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Physician Group Calls On Government To Rein In Drug Prices

"You won't believe the price of this one!" i

"You won't believe the price of this one!" Gary Waters/Getty Images/Ikon Images hide caption

toggle caption Gary Waters/Getty Images/Ikon Images
"You won't believe the price of this one!"

"You won't believe the price of this one!"

Gary Waters/Getty Images/Ikon Images

It's not just patients who are getting tired of ever rising drug prices. Doctors are joining the chorus of frustration.

The latest voice? The American College of Physicians, whose membership includes 143,000 internal medicine doctors. It published a position paper Monday calling for the government and industry to take steps to rein in spiraling costs.

"This is consistent with our mission to put the patient first," Dr. Wayne Riley, ACP president, tell Shots. We've heard from our patients, and our patients are frustrated with dealing with this."

The article, being published Tuesday in Annals of Internal Medicine, says that the U.S. is the only country in the 34-member Organization for Economic Cooperation and Development, which includes most advanced economies, that doesn't have any government regulation of drug prices.

The ACP paper offered seven recommendations that would change that, and that the physician group says will help control U.S. drug prices. The recommendations include allowing Medicare to negotiate prices with drugmakers and re-importing drugs from countries like Canada, where they're often sold at a lower cost.

The ACP also wants drugmakers to disclose the actual research and production costs of developing and manufacturing each drug, and to disclose the prices paid for drugs — including discounts and rebates — that take advantage of basic research funded by the government, such as the National Institutes of Health and the Department of Veterans Affairs.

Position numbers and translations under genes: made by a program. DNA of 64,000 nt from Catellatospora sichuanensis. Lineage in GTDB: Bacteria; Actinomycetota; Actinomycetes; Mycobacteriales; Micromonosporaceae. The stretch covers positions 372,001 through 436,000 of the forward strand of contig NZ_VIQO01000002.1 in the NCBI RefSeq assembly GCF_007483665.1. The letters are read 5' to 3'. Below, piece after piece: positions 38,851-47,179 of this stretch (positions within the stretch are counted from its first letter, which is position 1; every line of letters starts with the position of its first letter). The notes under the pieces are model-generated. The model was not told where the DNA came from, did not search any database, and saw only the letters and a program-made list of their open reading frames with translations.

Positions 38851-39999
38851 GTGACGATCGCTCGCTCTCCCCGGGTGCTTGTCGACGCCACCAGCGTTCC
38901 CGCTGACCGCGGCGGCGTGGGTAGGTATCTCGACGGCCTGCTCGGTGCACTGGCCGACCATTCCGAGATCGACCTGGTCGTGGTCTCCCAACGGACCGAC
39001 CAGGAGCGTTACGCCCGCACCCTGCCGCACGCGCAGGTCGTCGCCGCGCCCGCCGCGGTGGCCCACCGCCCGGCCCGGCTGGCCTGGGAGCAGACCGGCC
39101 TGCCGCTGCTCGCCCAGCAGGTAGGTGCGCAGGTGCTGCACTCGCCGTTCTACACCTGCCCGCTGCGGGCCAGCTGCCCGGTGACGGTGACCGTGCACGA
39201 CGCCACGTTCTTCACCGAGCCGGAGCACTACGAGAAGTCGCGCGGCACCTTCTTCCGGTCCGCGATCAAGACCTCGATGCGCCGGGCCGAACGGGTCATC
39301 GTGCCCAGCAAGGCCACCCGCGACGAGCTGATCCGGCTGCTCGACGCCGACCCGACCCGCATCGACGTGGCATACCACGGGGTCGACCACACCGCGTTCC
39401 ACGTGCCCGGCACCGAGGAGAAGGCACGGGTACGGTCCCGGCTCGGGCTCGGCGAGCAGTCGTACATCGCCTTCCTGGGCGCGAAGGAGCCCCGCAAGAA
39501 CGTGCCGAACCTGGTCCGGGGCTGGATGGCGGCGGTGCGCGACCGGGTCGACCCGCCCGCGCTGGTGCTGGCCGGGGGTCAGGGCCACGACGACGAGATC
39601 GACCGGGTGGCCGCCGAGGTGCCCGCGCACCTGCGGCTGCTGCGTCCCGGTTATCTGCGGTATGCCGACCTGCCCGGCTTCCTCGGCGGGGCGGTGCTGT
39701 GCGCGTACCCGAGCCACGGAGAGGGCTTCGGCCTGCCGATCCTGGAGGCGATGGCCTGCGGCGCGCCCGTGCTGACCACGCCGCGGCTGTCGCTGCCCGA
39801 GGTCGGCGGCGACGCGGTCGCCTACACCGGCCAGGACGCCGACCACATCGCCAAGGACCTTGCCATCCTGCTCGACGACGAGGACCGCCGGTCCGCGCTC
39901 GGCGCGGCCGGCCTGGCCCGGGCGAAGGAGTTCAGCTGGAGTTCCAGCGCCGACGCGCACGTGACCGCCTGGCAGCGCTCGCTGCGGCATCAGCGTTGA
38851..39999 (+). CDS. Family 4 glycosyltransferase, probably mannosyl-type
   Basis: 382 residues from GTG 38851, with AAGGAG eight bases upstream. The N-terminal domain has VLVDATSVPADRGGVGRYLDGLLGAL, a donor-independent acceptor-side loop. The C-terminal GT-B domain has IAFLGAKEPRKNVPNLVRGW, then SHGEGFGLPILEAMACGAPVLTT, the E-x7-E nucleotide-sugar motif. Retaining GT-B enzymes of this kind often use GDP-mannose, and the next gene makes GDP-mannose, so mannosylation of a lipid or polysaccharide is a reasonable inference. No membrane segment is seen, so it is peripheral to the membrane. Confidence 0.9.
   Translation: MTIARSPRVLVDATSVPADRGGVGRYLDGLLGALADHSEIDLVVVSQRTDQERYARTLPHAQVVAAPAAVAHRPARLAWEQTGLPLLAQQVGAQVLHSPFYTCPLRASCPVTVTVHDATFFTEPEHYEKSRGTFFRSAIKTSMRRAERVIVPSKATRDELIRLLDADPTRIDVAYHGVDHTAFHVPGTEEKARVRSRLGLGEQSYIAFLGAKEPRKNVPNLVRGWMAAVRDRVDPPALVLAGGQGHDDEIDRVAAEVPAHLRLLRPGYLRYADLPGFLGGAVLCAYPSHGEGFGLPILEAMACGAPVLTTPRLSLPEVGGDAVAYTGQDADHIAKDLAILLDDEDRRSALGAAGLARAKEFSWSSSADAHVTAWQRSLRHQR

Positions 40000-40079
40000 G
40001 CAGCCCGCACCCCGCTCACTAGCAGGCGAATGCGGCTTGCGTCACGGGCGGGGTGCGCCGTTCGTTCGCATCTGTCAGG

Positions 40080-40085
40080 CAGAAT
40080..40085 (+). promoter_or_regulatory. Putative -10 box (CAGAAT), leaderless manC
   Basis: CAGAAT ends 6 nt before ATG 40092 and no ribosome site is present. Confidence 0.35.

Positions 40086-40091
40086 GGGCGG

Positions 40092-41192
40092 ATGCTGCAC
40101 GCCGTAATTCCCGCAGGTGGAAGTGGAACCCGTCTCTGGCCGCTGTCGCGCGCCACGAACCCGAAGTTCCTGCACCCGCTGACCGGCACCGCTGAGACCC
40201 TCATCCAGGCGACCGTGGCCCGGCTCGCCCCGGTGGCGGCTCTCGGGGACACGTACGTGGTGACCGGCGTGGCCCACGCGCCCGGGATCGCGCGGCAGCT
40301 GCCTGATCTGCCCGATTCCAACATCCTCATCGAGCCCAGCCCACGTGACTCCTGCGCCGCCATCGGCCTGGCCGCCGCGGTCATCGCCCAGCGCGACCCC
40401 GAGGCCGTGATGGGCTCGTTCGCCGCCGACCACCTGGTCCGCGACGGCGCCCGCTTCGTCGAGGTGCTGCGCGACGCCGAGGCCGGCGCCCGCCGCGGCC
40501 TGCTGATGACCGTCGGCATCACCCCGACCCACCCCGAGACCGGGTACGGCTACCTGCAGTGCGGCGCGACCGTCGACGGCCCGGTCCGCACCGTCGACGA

"We particularly feel strongly about those drugs that came to market and made it through the R&D process with support of the NIH grants or VA grants, [that they] should be particularly compliant with more transparency," Riley says.

People in the pharmaceutical industry dispute that more information about prices will help. "Making it more transparent will make it more clear, but it will have a negative effect on competition," says Ed Schoonveld, head of the market access and pricing division of ZS Associates, which consults with pharmaceutical companies on pricing.

He says it's important for doctors to join the discussion on pricing because insurers are moving to restrict access to some drugs to save money, and that may not be best for patients. However, the solutions the ACP is advocating, such as re-importation, may not make a difference, he says.

The Food and Drug Administration has consistently opposed drug importation on safety grounds. In response to a rise in online pharmacy sales to Americans, drugmakers restricted supplies of medicines going to drug distributors in Canada.

About 60 percent of U.S. adults take prescription medications, according to a study from Harvard's T.H. Chan School of Public Health. While retail prices for brand-name drugs have soared in recent years, the actual prices paid by health plans remain a mystery because they are determined through private negotiations that involve discounts and rebates.

Still, a study from the Kaiser Family Foundation shows that patient copays are rising faster than incomes.

The American College of Physicians' Riley says the group plans to bring its messages about drug prices to Washington in May, when its members will call on legislators in Congress to press for action.

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